Articles Posted in Domestic violence defense

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Damien (not his real name) sat sullenly in the office of the licensed counselor. Recently arrested for the third time on domestic violence charges against his girlfriend, he was disgusted at his own behavior—and surprisingly puzzled and baffled at his uncontrolled impulses and where they had landed him. Frustrated, he asked the counselor one of the most common questions asked by DV defendants: “How did I get here?”bully-and-DV-los-angeles-300x150

The counselor asked a question that threw Damien off guard: “Were you ever bullied as a child?”

Damien began to weep.

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If you’ve been recently charged with domestic violence, your life could become quite complicated very quickly, especially if convicted. However, this time can also be a teaching moment—an opportunity to step back from this dark chapter and learn a more productive way of thinking and communicating.NVC-domestic-violence-300x214

The reasons why we humans sometimes turn to violence and aggression are too numerous and complex to explain here—nor are we qualified to delve into the psychology behind it. However, as the University of Michigan points out, domestic violence typically occurs as a repeating cycle, one that begins with a breakdown of communication. It naturally follows that if couples can create meaningful channels of communication, the cycle of domestic violence may be interrupted. The problem in many cases is that one or the other partner doesn’t understand the best ways to communicate—and the resulting frustration may erupt into aggression.

In the 1960s, an American psychologist named Marshall Rosenberg—himself a domestic violence victim from childhood—developed a process called Nonviolent Communication. The underlying theory behind this approach is that humans are innately compassionate, and violence is a learned behavior that develops from the inability to communicate needs effectively. Rosenberg utilized these principles quite effectively as a mediator to diffuse tensions between rioting college students and college administrators in the turbulent ’60s, as well as in peacemaking efforts during the desegregation process of the civil rights era. Since those days, many have utilized these principles to learn to communicate more compassionately and effectively.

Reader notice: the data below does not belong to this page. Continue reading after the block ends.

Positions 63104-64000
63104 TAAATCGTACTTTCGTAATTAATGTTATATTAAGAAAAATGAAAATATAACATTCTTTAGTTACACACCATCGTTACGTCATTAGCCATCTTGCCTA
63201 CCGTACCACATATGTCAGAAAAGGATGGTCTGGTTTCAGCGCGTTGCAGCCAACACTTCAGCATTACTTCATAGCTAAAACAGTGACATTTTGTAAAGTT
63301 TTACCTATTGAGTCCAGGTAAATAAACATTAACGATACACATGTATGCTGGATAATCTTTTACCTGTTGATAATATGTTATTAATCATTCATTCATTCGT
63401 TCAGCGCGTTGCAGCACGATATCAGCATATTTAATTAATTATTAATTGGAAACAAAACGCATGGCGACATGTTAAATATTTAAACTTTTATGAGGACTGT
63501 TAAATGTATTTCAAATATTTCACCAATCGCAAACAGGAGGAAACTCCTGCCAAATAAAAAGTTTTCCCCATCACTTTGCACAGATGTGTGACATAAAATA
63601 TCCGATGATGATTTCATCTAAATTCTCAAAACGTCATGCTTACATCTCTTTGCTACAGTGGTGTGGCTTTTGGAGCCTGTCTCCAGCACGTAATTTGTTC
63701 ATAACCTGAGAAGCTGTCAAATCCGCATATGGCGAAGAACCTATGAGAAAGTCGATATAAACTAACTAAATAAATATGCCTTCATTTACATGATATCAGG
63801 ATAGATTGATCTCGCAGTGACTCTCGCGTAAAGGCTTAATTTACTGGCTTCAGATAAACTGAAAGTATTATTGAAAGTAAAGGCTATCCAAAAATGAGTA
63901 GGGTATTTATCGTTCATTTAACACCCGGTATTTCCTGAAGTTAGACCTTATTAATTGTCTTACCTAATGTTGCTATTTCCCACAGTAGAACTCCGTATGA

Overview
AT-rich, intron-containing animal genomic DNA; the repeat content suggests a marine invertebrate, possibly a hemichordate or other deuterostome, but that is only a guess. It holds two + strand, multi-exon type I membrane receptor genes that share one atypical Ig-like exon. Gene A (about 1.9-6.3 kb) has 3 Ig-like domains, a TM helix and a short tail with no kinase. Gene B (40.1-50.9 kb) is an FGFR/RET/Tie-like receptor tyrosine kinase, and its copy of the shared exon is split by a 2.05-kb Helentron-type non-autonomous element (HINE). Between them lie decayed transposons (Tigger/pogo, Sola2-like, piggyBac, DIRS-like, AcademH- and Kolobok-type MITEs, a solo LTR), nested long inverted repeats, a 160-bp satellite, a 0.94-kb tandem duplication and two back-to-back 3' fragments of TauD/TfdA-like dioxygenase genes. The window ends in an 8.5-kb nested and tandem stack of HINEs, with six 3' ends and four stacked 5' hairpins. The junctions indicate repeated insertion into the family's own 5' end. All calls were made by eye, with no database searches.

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California law is decidedly severe when it comes to crimes of domestic violence—to the point that even being charged with a DV offDV-los-angelesense should evoke a sense of fear. Whether you are guilty or wrongfully accused, if a bad situation at home results in being charged with a crime, you should be as informed as possible about each charge, and its possible penalties, so you know what to expect and how to be prepared.

To that end, we’ve compiled the following catalogue of some of the more common domestic violence crimes, as defined by the California Penal Code.

Corporal Injury on a Spouse or Cohabitant

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